Well, anyway guys. Here it is, the bottom line: Of the couple of dozen people here at The NYT who know your names, your addresses or your phone numbers, only one is willing to actually go to jail rather than talk to the investigator that W's damnably partisan Department of Justice has just appointed to investigate whether whoever spilled the beans on the most classified aspects of the GWOT actually was treasonous in time of war or only engaged in what Chuck Schumer called it this morning, a little "overly exuberant whistleblowing." The vote was actually a little worse than the numbers indicate, not that it matters when you're in the minority. The single volunteer for jail was one of our reporters who is slated for layoff in our current cost-cutting cycle; he views an extended stay in the slammer as a pretty god way to stay on the payroll for longer than would otherwise be the case.

You can't imagine how badly I feel about this, guys. But, as you know s**t happens.

We have taken some steps to ameliorate the situation and I'd like to outline for you, again in complete confidence.

First, we've already spoken with both our Senators. Boy, were they upset! The outright politics that the Administration is bringing to the table on this has really got them going. But, there's good news. In the short run, our senior senator is really pushing the "whistleblower" concept and he figures it's starting to resonate amongst the reasonable and intelligent people on his side of the aisle. This will work to our advantage in that it will lessen the number and volume of the politicians mouthing the phrase "death penalty."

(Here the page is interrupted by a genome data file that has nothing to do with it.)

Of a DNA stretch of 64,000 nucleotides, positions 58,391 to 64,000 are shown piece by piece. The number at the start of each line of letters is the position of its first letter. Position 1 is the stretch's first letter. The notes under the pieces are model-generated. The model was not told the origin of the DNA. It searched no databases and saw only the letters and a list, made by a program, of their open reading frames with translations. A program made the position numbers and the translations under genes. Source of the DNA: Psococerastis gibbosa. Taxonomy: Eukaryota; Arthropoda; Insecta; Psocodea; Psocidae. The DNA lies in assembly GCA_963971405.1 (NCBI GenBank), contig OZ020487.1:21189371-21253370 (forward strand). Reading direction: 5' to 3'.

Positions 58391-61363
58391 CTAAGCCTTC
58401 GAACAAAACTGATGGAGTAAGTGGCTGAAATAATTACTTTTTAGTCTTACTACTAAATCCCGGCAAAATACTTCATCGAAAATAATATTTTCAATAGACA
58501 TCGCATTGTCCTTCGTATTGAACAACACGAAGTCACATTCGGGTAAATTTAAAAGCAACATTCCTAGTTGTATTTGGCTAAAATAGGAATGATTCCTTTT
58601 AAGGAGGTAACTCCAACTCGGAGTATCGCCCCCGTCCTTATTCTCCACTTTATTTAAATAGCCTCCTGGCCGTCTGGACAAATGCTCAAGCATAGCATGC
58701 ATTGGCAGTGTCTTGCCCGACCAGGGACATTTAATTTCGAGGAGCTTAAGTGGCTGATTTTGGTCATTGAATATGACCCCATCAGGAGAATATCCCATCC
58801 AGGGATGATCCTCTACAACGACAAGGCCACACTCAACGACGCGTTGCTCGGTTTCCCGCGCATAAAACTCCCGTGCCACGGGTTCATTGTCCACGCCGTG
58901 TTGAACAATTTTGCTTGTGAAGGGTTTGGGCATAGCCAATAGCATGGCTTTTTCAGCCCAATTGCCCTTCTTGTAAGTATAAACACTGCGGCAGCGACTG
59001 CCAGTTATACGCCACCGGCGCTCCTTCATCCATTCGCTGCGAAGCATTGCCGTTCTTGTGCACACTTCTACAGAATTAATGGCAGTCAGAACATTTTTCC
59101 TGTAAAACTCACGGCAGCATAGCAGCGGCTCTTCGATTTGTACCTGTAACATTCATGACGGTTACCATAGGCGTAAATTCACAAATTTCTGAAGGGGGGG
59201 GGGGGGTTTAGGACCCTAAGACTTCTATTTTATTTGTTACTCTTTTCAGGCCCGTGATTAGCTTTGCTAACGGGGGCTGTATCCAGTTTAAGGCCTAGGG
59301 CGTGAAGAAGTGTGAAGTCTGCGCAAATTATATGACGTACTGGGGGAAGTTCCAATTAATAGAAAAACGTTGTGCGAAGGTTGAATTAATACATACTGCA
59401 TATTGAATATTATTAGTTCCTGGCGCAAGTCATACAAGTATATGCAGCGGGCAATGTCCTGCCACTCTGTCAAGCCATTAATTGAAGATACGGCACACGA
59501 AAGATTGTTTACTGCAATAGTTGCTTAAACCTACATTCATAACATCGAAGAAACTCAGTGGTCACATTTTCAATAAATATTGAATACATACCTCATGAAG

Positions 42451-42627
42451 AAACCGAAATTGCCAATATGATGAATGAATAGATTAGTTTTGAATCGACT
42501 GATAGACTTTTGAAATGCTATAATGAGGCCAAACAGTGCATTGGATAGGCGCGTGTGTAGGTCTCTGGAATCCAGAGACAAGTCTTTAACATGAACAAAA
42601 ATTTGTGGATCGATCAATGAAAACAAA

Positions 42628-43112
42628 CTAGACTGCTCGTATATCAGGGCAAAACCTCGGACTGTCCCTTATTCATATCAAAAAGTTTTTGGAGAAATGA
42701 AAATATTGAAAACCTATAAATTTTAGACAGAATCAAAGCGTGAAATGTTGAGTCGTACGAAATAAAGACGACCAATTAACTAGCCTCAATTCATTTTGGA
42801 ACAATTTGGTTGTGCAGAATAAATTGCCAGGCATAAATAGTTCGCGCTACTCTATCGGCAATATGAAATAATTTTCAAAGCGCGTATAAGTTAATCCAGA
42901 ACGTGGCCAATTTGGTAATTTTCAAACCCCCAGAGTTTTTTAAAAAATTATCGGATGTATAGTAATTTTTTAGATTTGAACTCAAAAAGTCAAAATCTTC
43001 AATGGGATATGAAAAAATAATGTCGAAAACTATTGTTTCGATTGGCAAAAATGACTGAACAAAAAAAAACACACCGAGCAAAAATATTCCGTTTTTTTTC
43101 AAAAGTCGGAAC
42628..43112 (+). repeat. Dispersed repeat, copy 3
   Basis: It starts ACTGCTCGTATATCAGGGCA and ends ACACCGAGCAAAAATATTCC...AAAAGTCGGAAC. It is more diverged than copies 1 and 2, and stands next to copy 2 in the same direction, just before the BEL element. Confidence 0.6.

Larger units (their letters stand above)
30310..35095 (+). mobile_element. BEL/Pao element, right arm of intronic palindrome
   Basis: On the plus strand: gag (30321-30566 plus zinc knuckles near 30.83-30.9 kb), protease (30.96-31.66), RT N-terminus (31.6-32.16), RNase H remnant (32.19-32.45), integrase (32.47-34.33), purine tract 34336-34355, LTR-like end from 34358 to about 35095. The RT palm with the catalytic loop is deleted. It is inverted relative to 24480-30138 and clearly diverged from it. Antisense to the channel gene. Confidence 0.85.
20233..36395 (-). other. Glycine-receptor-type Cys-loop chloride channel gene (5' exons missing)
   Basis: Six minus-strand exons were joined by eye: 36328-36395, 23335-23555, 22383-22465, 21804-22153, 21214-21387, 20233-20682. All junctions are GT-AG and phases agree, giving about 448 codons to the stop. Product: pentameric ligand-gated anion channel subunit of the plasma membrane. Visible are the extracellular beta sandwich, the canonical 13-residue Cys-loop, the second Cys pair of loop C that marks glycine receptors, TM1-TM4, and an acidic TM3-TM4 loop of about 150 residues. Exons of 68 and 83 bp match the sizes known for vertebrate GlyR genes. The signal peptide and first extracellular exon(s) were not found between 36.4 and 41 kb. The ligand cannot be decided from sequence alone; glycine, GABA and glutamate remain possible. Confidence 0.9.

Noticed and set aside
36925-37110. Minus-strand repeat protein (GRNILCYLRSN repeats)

This is good.

Our junior senator, who as you know has a terrific possibility opening for her next year, has also shown her support. I don't think it would be unreasonable for you to be thinking "Christmas Pardon" at the end of her first year in office. I know that we here at The New York Times would certainly support that approach. We'd do anything, anything at all to support the free press* that has come to mean so much to all of us editors, reporters and shareholders at The New York Times. I bet we could get the Washington Post and Newsweek to help, too. You can have a lot of confidence in this. I don't know anyone who isn't planning to vote for her.

Finally, I can't promise this, but there is a chance, just a chance, that we could be talking Presidential Medal of Freedom when all is said and done. Wouldn't that be great? Years from now, when we're all sitting around talking about what we did in the GWOT, you could stand right up there in the first row, right alongside we ink-stained members of the free press* and truthfully say that you helped end it.

So, my friends, best wishes in 2006. It will be a great year for you. We all support you. We appreciate you. Good job. Sorry.

-- Bill


* Free Press, the standard by which we and all intelligent and emotionally mature people of similar suasion simultaneously support our values, our freedoms and our jobs while doing good to others less fortunate.

Update: Captain Ed sees More Desperation at The Grey Lady

Update: Michelle Malkin sums it up in How The New York Times is Ringing in 2006

Update: John Hinderaker at Power Line explains how the law really works.

Update further: Tigerhawk talks ethics, though it may be too late.

Likely Final Update, the book is out and JustOneMinute speaks volumes.

1 comment:

Billy Hank said...

Clever and soon to be playing at a Grand Jury near you.